Slave Narratives during Slavery and After
Abraham Jones' Back Yard
The Slave Narrative Collection represents the culmination of a literary tradition that extends back to the eighteenth century, when the earliest American slave narratives began to appear. The greatest vogue of this genre occurred during the three decades of sectional controversy that preceded the Civil War. The avowed intention of the antebellum narrative was to challenge the roseate portrait of slavery painted by its apologists. The proslavery justification of the "peculiar institution" alleged that it was a benevolent system and that the position of the slave was more secure than that of the Northern wage earner. The slave, according to George Fitzhugh, one of the most vigorous of the proslavery propagandists, "was happy as a human can be."3
But the stereotype of the "contented slave" was contradicted by the many fugitive slaves who sought refuge from bondage in the North and in Canada. Their often sensational revelations of the realities of slave life provided a persuasive challenge to Southern justifications of slavery. During the antebellum period thousands of autobiographical and biographical accounts of slave experiences were published and generally promoted and distributed by abolitionist propagandists. These narratives enjoyed immense popularity, were eagerly sought for publication by abolitionist journals, and proved financially successful. While it is difficult to weigh their precise influence on the antislavery crusade, there is little doubt that they effectively countered the propaganda of proslavery apologists.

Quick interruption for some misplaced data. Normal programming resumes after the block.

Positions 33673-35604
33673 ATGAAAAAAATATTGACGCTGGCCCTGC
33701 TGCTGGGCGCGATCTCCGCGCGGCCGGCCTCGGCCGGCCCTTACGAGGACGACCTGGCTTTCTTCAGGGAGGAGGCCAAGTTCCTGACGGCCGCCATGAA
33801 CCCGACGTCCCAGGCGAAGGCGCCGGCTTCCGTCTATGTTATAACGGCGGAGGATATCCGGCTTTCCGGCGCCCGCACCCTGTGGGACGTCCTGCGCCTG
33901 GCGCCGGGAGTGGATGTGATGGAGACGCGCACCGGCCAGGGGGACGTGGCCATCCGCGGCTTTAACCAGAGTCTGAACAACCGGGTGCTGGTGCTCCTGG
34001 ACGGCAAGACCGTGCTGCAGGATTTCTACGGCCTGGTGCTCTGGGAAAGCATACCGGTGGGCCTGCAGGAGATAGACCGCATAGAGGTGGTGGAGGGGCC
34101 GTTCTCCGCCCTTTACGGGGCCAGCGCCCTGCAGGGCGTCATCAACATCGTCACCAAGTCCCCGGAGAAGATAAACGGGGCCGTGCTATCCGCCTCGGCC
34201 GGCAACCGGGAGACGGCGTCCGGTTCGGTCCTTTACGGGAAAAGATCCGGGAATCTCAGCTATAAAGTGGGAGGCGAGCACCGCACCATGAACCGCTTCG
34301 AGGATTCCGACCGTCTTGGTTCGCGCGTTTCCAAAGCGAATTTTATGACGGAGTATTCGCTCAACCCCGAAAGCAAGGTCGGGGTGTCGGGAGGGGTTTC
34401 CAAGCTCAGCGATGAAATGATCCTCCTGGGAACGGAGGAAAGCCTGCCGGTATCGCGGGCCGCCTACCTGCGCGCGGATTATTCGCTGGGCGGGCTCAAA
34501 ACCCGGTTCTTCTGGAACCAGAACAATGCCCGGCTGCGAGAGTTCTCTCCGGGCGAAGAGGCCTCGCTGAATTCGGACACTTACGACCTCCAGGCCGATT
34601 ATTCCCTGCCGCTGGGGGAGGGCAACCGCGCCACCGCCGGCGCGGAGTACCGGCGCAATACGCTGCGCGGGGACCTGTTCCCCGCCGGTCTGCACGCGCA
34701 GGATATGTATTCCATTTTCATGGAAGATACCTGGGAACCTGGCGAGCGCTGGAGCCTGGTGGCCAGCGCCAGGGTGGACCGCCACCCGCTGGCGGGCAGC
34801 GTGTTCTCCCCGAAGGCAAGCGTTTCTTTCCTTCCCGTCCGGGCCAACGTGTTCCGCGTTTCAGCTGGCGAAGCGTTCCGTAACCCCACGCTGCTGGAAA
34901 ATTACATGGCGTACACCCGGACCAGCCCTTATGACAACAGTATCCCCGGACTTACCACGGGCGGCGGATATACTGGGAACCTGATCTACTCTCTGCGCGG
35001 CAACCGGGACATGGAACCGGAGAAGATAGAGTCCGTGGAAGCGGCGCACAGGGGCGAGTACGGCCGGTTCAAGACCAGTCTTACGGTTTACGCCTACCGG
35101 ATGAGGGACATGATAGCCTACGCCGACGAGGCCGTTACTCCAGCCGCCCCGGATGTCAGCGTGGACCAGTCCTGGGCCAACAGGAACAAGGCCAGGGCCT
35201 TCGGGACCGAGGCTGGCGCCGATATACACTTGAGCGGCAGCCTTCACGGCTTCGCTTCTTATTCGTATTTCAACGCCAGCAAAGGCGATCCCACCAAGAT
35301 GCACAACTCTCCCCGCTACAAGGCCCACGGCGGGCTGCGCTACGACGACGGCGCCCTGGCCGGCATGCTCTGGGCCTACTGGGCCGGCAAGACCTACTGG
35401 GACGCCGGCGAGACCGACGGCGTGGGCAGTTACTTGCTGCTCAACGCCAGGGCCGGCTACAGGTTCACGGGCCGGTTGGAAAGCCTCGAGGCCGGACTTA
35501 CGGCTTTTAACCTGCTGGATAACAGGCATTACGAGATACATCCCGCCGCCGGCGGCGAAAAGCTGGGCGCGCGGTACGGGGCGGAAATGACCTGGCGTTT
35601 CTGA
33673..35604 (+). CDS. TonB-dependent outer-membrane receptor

The vogue for the slave narrative waned after the Civil War. The typical antebellum narrative had served as an exposé of the horrors of the "peculiar institution," but the Civil War settled the issue of slavery and destroyed the narrative's raison d'être. The sensational narrative of prewar vintage lingered on, but its publication after the war failed to elicit the same sympathy and enthusiasm. A nation weary of war and intent upon reconciliation expressed little desire to be reminded of the realities of life before the war. Most of the narratives that did appear in the half-century following Reconstruction--their number meager when compared to the plethora of antebellum narratives--reflected a radically different conception of slave life. Now the narratives were employed almost exclusively as a nostalgic and sentimental reaffirmation of the "plantation legend" popularized by Southern local colorists. While local-color treatment of the oral tradition of the ex-slave helped to sustain an interest in African-American folklore during the early years of the twentieth century, this alone proved insufficient to arouse a more general interest in recording ex-slaves' accounts of life under slavery. As the ranks of former slaves dwindled, so did the possibility of preserving the "inside view" of slavery that their testimonies provided.
NEXT: The Twentieth-Century Revival
|Slave Narratives:||An Introduction to the WPA Slave Narratives|